Reading Labels

Trying to decipher food labels can be difficult. All of the different ingredients, badges, and recommended daily amounts can make your head spin! To help you and your family take the guesswork out of grocery shopping; our app, Now Find Dairy Free available on both iOS and Android, does all the hard work for you. With our 17 dietary filters (and more to come!) and database of tens of thousands of products, we make it easy to find the foods that are just right for you at your local grocery store or online. Hopefully you always have your Now Find Dairy Free App with you, but we know that isn’t always the case.  Below is an explanation on how to decipher labels to make sure the products you buy are right for you!


Ingredients List

The Ingredients List is possibly the most important part of the food label for those with allergies and those avoiding certain food items. It is here that the Big 8 Allergens recognized by the FDA are called out. The items in the ingredient list are in order of weight in a food product. The heaviest (or most prominent) ingredient is listed first with all of the other ingredients following in descending order of prominence/weight. However, there still may be trace amounts of other ingredients in the product as well. According to the FDA “If an Ingredient is present at an incidental level and has no functional or technical effect in the finished product, then it need not be declared on the label. An incidental additive is usually present because it is an ingredient of another ingredient.” Major Food Allergies, however, always have to be called out no matter how incidental the ingredient is. We have made a list of common ingredients that contain Dairy found here that you can bookmark for future reference.


Understanding the Nutrition Facts


The first line on every Nutrition Fact Label is the recommended serving size. This is standardized to make it easy to compare to similar types of foods, so you can actually compare apples to apples. The serving size is used to calculate the Daily Value Percentage of all of the other nutritional information below. Right below Serving Size is the Servings per Container. This is the recommended number of servings that are contained in a package. Beneath that is the Calories and Calories from Fat per serving. This is also important since many Americans often exceed their daily recommended 2,000 calorie intake.

The next section is the different nutrients that are in a single serving of the food product. The first few lines are dedicated to nutrients that Americans tend to have too much of. This includes Total Fat (Saturated fat and Trans fat), Cholesterol, Sodium, and others depending on the product. The next section contains nutrients that Americans tend to not get enough of. This includes Dietary Fiber, Vitamin A, Vitamin C, Calcium, Iron, and other nutrients. All of these line items have a Daily Value Percentage next to them. As stated before, these percentages are based on the 2,000 calorie diet recommended by the FDA. Use the Daily Value Percentage to determine if a food has the correct amount of nutrients for your balanced diet.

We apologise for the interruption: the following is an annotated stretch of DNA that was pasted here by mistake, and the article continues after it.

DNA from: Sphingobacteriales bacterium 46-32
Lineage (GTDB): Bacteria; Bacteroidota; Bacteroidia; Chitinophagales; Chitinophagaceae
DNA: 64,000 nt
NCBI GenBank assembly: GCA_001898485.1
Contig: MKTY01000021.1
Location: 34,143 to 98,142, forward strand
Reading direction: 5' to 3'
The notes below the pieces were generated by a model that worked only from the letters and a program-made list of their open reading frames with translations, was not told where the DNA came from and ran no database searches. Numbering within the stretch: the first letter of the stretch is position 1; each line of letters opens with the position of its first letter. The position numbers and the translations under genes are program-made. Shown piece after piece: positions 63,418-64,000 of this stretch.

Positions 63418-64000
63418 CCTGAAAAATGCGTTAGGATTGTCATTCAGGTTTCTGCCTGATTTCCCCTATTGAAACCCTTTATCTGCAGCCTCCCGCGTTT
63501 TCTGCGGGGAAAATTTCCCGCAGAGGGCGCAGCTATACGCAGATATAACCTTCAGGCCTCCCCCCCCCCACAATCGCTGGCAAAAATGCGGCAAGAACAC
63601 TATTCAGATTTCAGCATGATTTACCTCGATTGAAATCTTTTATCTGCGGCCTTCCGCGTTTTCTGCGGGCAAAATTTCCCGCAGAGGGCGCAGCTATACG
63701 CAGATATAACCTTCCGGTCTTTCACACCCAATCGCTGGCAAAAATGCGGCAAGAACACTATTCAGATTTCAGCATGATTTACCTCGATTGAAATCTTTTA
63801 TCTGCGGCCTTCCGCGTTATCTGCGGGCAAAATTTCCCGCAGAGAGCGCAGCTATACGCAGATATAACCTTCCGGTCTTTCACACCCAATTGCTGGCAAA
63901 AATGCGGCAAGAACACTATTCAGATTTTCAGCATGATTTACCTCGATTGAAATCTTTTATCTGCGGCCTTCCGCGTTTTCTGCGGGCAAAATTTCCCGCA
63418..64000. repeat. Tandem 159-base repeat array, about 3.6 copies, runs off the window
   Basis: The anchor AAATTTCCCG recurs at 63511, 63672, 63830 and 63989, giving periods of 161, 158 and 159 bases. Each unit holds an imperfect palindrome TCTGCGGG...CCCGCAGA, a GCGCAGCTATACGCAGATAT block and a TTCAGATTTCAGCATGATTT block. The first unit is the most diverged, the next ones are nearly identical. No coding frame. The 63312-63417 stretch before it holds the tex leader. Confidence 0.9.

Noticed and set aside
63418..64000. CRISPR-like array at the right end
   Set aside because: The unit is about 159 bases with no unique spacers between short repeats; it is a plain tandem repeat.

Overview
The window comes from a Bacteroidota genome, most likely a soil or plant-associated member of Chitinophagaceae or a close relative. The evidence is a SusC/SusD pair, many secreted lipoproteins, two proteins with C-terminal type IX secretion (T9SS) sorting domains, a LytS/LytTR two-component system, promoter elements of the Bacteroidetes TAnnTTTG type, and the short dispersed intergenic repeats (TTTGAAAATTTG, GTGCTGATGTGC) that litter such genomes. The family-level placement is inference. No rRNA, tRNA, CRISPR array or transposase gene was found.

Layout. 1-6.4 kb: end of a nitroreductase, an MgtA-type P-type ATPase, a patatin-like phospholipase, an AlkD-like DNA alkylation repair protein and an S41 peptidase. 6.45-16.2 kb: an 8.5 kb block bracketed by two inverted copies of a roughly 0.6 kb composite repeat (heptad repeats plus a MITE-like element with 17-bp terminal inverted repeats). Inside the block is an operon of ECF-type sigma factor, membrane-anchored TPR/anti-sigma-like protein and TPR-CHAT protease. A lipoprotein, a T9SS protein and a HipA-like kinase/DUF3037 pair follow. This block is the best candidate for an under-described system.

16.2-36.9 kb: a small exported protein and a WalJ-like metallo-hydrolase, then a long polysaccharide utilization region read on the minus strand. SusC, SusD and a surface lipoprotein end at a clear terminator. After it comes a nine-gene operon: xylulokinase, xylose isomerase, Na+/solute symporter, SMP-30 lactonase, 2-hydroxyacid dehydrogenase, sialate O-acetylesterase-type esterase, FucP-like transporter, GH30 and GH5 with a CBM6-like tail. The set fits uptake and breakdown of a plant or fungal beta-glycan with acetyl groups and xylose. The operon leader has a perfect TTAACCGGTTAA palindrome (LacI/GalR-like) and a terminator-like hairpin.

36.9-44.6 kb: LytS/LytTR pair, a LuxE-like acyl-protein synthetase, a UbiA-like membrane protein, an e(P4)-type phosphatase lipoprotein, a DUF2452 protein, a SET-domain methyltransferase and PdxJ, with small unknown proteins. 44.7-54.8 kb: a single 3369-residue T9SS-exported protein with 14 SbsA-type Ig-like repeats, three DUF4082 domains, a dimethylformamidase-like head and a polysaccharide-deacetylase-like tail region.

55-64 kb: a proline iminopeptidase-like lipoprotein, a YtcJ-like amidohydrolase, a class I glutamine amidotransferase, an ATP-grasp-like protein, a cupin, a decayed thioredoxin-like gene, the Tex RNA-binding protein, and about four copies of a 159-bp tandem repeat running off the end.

In addition to the Nutrition Facts and Ingredients, many food manufacturers are putting badges for allergies and diets on their packaging. Unfortunately, no manufacturer can possibly put all of the different badges on their product’s packaging. Certifications are expensive, time-consuming, and some diets (such as Gluten Free) have a bad (sometimes unfair) reputation for products that don’t taste so great. A great example is “100% Pure Maple Syrup.” In pure maple syrup, there is only one ingredient; Maple Syrup. In the eyes of the manufacturer, it does not make sense to put all sorts of badges on their packaging since there is only one ingredient. But how are you supposed to know if its OK for you? That’s where Now Find Dairy Free comes in! We list more information about ingredients and diets than any other app, and more than the food’s packaging as well. Below are a few of the more common badges you may find at your local stores. There are too many to list here, but if you start to look closely at packaging you will find them everywhere!







Gluten Free– The FDA defines gluten free as any product that tests under 20 parts per million for gluten. There are a few third party certification agencies such as the Gluten Free Certification Organization and the Gluten Intolerance Group, but there are also many more manufacturers that claim Gluten Free without the certification because they know for a fact that their products are Gluten Free, like the Maple Syrup Example above.


Non-GMO – The Non-GMO Project is a nonprofit third-party certification organization that verifies Non-GMO ingredients are being used in a food product

Organic– The US Department of Agriculture has developed a certification for all Organic products in the United States. If it has this badge on it, then it’s definitely organic!


Vegan– There are many different Vegan badges, this one is from They state that the products with this badge have no animal products in the ingredients and it has also not been tested on animals.

Kosher– There are many companies in different areas of the country that certify if a food product is Kosher, so there are quite a few more labels than just these.

Paleo– There are a few different Paleo Diet Certification Badges, this one is from the Paleo Foundation that certifies that a food product can be eaten by those following a Paleo diet.